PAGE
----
Shepherds work closely with authors, reviewing drafts and freely giving advice. Shepherds ask clarifying questions and suggest improvements. But ultimately it is you, the author, who decides what to tell and how to tell it. A shepherd is not an editor, although they may generously make detailed comments on how to revise your paper. Once the shepherd agrees that your report is acceptable, you will submit your final version to the track co-chairs who will check that it is ready for publication and conforms to our publishing style guidelines.

Review, Feedback, Acceptance

Prospective authors are encouraged to request feedback on their initial submission. Once you are satisfied with your proposal, you must change its status to “ready for evaluation.”

Topics of Interest

As 2021 marks twenty years since the creation of the Agile Manifesto, we are particularly interested in experience reports that reflect on how agile practices have evolved and new innovations. Consider these areas if you are looking for ideas to focus on in your experience report. Topics of particular interest to the conference include, but are not limited to:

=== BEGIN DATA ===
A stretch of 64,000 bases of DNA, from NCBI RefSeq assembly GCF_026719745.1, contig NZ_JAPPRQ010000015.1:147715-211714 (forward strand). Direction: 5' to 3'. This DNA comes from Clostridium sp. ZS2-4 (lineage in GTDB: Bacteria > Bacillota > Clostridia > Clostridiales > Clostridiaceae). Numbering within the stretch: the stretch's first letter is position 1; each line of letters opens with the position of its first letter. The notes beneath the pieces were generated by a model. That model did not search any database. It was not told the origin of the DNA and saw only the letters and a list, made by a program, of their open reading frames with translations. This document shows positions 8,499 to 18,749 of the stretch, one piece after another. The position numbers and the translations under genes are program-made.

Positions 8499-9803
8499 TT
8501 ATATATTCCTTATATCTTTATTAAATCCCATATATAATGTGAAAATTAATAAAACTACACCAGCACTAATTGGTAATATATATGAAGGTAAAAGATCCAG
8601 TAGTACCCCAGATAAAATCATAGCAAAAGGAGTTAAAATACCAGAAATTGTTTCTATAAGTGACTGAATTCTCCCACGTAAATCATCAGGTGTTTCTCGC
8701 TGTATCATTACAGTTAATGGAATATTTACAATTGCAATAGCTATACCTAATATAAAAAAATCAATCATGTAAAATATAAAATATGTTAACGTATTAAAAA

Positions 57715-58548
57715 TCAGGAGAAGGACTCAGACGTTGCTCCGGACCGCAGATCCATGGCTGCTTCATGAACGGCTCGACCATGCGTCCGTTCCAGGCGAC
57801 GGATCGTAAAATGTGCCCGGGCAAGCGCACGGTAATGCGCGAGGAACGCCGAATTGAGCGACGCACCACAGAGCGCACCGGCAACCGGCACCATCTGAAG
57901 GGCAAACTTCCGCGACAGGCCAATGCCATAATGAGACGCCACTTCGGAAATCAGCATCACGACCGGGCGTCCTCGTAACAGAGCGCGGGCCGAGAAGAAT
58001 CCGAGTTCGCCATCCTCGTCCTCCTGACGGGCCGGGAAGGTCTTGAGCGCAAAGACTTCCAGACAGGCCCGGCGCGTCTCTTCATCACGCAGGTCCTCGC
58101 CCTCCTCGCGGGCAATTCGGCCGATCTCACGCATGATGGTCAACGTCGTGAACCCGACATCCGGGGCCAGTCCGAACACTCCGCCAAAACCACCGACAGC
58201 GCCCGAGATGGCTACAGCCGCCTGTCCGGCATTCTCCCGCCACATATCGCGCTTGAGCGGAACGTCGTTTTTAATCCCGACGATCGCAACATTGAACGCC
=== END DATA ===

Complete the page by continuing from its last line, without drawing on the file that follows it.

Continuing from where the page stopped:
• Delivering Value and Creating New Business
    • Continuous Integration / Continuous Delivery
    • Modelling and understanding customer value
    • The Lean start-up, including experimentation and MVP
  • Large-Scale Agile
    • Adopting and adapting Agile and Lean in large projects and organizations
    • Global software development and offshoring
    • Agile transformations
  • Agile practices and their evolution
    • Novel practices and techniques related to requirements, testing, architecture, development, deployment, UX design, marketing, product definition
    • Experiments in software development and their relation to Agile methods
    • Tools for Agile development
    • How your Agile practices have evolved
  • Human, Organizational, and Managerial Aspects
    • Social aspects of teams and groups
    • Forming Agile organizations
    • Agile coaching and mentoring
    • Management and governance
    • Measurement and metrics for projects, programs, processes, and teams

Programme Committee

Co-chairs Email

  • Rebecca Wirfs-Brock
  • Lise Hvatum


  • Frank Olsen
  • Ken Power
  • Susan Burk
  • Jutta Eckstein
  • Avraham Poupko
  • Cherifa Mansoura
  • Siva Kumar
  • Steve Adolph
  • Niels Harre
  • Nathalie Hammering
  • Staffan Eriksson
  • Ademar Aguiar